by Jennifer Livingstone

I find myself staring absently at my reflection in the dark subway window. 

Blurred by movement, lights, and a slight curvature, it looks like me but not like me.

My attention shifts to the jostling and sway and sounds of the carriage.

A hum, an electric whir, an application of brakes some too quickly. 

The face in the window dissolves into features: eyes, nose, mouth, eyebrows. I study each feature one by one. They quiver, grow darker and lighter and darker again. 

And then just like that, the features meet again in a face, first mine, but then yours.

My heartbeat quickens and then I feel a large heaviness, all the love within me radiating forwards towards the face that is not there.

Distance makes the heart grow fonder, yes?




I wish I could tell you, maybe I will tell you,

I think the general tone we take towards you when we speak to you is all wrong. The words are laced with condescension. We have no patience, and we do not value your opinion. We can be cruel sometimes, in mocking that is playful, but at the same time, isn’t. We forget that you are intelligent and educated, the first in your family to go to university.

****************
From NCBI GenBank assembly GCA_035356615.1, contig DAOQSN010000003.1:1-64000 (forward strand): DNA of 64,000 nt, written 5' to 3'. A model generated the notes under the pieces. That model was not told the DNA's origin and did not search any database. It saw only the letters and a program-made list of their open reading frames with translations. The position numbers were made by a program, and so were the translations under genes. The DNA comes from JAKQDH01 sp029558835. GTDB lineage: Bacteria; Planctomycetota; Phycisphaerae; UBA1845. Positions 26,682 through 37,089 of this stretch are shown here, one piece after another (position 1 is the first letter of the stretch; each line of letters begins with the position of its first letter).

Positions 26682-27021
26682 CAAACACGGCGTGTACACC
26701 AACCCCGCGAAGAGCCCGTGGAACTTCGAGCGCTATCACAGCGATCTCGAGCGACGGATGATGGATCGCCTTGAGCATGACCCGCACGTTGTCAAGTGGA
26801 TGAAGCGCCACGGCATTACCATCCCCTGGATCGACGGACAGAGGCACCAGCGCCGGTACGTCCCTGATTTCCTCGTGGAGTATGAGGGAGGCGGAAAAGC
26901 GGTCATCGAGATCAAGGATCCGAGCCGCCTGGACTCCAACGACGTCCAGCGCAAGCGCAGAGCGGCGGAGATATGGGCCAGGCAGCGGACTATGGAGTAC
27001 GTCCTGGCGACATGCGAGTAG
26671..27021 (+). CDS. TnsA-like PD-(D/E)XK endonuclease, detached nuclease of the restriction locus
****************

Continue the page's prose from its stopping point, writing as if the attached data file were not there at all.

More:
We forget that you have moved continents from the rest of your family, that there are years where you don’t see them. We forget that you gave up your career for us, for my dad, as part of these moves. We forget that we are your entire world. We are your occupation, your friends, your family. 

“We forget that we are your entire world. We are your occupation, your friends, your family.”

And when we dare to treat you unkindly, with contempt – when we dare to discount your opinion because it seems to come from a place lacking relevance, from a place without friendships, work, and all the other parameters we measure each other by – we forget that it was for us that you gave all this up. For us! And instead of thanking you, we have dared to look down on you . . . 

But I mean what I say when I tell you I do know you are of value – wise, kind, intelligent and loving. I know you are brave and giving and there is so much I have learned from you and still so much more that you have yet to teach me.

And I’m sorry that somehow along the way I forgot this, how wonderful you are and how much you have done.

Jennifer Livingstone | @JenisCurious

Jennifer is living in Copenhagen (for the moment) and likes to write. Her other interests include history, philosophy, literature curation, books, and data.

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